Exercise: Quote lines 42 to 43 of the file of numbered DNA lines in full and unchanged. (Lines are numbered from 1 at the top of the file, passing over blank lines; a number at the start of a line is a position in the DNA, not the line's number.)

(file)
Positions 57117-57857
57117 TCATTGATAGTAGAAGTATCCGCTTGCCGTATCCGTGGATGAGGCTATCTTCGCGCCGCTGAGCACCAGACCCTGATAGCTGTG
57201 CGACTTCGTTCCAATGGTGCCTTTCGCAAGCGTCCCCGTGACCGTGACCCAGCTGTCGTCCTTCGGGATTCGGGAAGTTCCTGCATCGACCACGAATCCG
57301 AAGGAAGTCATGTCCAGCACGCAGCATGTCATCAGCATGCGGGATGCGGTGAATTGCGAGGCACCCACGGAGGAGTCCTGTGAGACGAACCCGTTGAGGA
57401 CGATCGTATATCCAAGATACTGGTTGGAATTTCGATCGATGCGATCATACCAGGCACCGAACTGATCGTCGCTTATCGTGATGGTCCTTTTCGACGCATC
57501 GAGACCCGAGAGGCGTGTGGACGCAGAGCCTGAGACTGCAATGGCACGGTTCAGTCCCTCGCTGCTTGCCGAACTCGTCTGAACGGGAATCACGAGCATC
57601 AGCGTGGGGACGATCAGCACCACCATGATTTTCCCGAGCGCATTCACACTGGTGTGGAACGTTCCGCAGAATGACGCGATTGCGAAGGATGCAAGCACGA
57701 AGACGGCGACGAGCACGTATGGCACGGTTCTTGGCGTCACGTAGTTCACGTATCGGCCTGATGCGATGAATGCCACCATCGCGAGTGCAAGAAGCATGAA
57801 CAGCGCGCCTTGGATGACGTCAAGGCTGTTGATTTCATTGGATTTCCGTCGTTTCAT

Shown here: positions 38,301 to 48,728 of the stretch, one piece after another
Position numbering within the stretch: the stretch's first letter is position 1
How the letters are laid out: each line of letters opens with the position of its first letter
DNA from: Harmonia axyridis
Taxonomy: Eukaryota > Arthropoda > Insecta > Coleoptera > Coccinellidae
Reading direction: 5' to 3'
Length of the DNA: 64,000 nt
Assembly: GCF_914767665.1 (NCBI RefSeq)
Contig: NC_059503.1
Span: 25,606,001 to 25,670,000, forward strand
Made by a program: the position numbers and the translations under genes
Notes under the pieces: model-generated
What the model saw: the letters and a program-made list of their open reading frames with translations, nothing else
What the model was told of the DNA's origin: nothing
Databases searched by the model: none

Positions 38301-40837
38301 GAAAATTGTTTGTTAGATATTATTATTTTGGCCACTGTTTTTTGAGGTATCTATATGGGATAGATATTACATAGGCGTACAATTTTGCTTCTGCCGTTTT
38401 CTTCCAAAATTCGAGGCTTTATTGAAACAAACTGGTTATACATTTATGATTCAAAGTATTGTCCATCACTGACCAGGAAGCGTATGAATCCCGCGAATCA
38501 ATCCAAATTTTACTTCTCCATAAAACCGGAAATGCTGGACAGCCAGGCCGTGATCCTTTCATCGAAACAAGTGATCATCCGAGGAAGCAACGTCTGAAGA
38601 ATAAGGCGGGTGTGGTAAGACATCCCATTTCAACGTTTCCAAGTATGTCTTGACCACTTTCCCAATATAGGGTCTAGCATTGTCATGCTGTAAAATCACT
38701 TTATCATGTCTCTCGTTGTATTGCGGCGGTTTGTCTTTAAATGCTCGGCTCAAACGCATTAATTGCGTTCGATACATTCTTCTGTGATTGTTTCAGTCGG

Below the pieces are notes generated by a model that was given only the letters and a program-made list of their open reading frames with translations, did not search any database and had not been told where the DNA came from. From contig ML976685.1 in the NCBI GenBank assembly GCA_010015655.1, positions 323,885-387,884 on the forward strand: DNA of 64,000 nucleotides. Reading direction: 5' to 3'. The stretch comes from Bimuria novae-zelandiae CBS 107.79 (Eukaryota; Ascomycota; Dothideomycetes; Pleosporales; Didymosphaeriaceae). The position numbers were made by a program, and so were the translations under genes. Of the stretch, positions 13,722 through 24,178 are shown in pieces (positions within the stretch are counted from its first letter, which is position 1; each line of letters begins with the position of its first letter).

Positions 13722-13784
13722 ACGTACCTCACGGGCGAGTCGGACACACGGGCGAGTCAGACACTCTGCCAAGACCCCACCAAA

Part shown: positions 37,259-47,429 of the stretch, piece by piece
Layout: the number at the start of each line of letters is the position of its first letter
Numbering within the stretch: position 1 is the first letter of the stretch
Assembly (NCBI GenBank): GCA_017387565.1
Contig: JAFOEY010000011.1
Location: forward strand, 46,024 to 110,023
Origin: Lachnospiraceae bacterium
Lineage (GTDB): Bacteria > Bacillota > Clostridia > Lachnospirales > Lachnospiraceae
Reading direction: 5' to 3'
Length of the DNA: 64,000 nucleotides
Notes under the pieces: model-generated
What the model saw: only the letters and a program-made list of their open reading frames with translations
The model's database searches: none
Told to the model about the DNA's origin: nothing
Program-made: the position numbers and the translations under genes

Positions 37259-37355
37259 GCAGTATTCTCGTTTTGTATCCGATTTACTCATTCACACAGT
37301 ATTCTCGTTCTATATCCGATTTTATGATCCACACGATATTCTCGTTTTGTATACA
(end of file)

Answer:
Reading direction: 5' to 3'
Length of the DNA: 64,000 nucleotides